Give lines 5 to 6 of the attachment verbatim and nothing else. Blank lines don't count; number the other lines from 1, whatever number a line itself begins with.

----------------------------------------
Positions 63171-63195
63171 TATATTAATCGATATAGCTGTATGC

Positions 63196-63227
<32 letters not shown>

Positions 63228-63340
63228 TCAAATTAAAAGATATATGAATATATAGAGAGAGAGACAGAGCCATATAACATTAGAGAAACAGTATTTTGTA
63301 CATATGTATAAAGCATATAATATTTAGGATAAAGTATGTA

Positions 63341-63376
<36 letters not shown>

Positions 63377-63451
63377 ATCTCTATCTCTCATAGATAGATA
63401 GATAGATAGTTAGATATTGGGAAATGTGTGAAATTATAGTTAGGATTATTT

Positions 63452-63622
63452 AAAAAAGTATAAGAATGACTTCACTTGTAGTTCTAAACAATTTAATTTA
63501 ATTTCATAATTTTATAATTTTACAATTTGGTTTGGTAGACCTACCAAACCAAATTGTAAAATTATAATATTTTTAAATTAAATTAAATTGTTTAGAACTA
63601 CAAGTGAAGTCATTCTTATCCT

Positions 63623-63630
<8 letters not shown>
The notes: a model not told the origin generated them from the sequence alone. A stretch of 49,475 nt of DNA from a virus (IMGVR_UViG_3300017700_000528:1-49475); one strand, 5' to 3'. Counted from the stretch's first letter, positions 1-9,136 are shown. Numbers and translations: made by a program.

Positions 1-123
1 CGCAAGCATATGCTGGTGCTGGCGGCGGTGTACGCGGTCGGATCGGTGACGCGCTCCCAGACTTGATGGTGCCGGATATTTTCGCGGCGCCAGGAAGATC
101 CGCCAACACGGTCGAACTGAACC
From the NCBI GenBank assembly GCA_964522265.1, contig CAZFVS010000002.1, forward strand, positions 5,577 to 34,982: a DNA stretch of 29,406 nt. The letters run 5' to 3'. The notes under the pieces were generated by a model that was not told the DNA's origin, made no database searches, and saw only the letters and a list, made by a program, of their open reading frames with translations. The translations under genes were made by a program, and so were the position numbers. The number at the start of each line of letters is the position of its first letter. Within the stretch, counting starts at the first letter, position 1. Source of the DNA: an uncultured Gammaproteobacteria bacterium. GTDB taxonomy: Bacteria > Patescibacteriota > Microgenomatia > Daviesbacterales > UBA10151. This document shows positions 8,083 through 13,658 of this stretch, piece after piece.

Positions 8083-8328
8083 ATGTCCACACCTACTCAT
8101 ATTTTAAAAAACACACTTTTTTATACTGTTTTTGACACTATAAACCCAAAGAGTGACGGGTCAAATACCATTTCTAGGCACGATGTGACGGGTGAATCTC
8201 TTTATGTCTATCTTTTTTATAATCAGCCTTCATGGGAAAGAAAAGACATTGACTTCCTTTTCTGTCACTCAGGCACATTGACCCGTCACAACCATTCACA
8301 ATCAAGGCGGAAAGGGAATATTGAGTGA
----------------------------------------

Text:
Positions 63228-63340
63228 TCAAATTAAAAGATATATGAATATATAGAGAGAGAGACAGAGCCATATAACATTAGAGAAACAGTATTTTGTA